23 Facts About Margaret Rutherford


Dame Margaret Taylor Rutherford, was an English actress of stage, television and film.


Margaret Rutherford came to national attention following World War II in the film adaptations of Noel Coward's Blithe Spirit, and Oscar Wilde's The Importance of Being Earnest.


Margaret Rutherford was appointed an Officer of the Order of the British Empire in 1961 and a Dame Commander in 1967.


Margaret Rutherford's uncle, Sir John Benn, 1st Baronet, was a politician, and her first cousin once removed was the Labour politician Tony Benn.


Young Margaret Rutherford had been told that her father died of a broken heart soon afterward.


Margaret Rutherford was educated at Wimbledon High School and, from the age of about 13, at Raven's Croft School, a boarding school in Sutton Avenue, Seaford.


Margaret Rutherford made her first appearance in London's West End in 1933, but her talent was not recognised by the critics until her performance as Miss Prism in John Gielgud's production of The Importance of Being Earnest at the Globe Theatre in 1939.


Margaret Rutherford received rave reviews from audiences and critics alike for her lusty portrayal of the bumbling medium Madame Arcati, a role which Coward had envisaged for her.


Margaret Rutherford played an officious headmistress in The Happiest Days of Your Life at the Apollo Theatre in 1948 and classical roles such as Madame Desmortes in Ring Round the Moon, Lady Wishfort in The Way of the World and Mrs Candour in The School for Scandal.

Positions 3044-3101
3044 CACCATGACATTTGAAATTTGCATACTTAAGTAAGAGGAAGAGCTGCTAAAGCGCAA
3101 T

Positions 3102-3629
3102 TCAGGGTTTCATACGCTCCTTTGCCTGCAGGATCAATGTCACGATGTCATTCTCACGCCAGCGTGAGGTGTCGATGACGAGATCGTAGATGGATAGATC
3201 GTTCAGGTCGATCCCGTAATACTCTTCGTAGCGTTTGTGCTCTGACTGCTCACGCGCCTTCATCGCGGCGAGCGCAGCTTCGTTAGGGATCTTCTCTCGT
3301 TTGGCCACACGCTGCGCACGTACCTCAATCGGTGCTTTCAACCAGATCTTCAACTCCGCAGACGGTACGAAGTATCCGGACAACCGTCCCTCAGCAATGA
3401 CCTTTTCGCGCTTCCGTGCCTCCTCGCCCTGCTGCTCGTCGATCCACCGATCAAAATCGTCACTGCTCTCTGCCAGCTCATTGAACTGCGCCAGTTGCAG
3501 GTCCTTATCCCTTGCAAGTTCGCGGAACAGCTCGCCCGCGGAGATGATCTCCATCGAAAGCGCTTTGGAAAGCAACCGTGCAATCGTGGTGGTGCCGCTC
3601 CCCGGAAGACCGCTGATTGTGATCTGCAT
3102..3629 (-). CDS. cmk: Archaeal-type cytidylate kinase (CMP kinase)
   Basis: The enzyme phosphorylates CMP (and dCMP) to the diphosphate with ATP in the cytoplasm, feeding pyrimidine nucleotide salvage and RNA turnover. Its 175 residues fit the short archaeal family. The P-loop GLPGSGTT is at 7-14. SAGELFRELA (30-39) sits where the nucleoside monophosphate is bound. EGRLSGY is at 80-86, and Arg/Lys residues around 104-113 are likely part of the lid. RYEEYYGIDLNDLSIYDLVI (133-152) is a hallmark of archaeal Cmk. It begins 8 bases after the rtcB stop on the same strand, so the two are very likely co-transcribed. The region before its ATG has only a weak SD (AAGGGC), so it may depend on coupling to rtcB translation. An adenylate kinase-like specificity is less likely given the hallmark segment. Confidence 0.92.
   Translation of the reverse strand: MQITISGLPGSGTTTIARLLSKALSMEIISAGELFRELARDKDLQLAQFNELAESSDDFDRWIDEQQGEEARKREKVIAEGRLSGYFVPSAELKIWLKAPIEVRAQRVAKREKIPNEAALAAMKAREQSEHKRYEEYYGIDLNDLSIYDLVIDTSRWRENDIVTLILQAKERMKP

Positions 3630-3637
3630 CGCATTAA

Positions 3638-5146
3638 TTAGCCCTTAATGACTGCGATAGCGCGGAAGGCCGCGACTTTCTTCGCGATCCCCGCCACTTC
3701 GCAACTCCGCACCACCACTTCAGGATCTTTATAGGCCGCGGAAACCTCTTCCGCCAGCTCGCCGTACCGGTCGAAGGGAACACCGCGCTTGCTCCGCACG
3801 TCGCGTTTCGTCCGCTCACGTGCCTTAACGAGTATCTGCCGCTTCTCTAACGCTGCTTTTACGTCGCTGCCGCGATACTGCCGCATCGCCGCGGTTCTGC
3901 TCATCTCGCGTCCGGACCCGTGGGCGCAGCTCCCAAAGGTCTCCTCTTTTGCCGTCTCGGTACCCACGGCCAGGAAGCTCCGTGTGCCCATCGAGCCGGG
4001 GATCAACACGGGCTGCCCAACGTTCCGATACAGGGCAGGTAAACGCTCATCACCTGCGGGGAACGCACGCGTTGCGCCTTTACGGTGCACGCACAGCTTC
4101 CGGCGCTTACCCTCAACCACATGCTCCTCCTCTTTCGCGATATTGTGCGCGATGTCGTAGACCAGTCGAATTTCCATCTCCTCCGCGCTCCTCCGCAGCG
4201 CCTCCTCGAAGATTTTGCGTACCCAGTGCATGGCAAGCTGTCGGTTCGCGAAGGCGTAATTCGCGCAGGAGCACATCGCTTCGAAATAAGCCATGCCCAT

Margaret Rutherford's declining health meant she had to give up the role after a few weeks.


Margaret Rutherford was Nurse Carey in Miranda and the sprightly Medieval expert Professor Hatton-Jones in Passport to Pimlico, one of the Ealing Comedies.


Margaret Rutherford reprised her stage roles of the headmistress alongside Alastair Sim in The Happiest Days of Your Life and Miss Prism in Anthony Asquith's film adaptation of The Importance of Being Earnest.


Margaret Rutherford then worked with Norman Wisdom again in Just My Luck and co-starred in The Smallest Show on Earth with Virginia McKenna, Peter Sellers and Leslie Phillips.


Margaret Rutherford featured, alongside Ian Carmichael and Peter Sellers, in the Boulting Brothers satire I'm All Right Jack.


Margaret Rutherford reprised the role of Miss Marple in a very brief, uncredited cameo in the 1965 film The Alphabet Murders.


Margaret Rutherford appeared as Mistress Quickly in Orson Welles' film Chimes at Midnight and was directed by Charlie Chaplin in A Countess from Hong Kong, starring Marlon Brando and Sophia Loren, which was one of her final films.


Margaret Rutherford started work on The Virgin and the Gypsy, but illness caused her to be replaced by Fay Compton.


In 1945, Margaret Rutherford, fifty-three, married character actor Stringer Davis, forty-six, after a courtship that lasted for 15 years.


Margaret Rutherford nursed and comforted her through periodic debilitating depression.


Margaret Rutherford later wrote a biography of Rutherford in 1983.


Margaret Rutherford suffered from Alzheimer's disease at the end of her life and was unable to work.


Many of Britain's top actors, including Sir John Gielgud, Sir Ralph Richardson, Dame Flora Robson and Joyce Grenfell, attended a memorial Service of Thanksgiving at the Actors' Church, St Paul's, Covent Garden, on July 21,1972, where 90-year-old Dame Sybil Thorndike praised her friend's enormous talent and recalled that Margaret Rutherford had "never said anything horrid about anyone".


Margaret Rutherford tells her life story in cabaret form before an audience.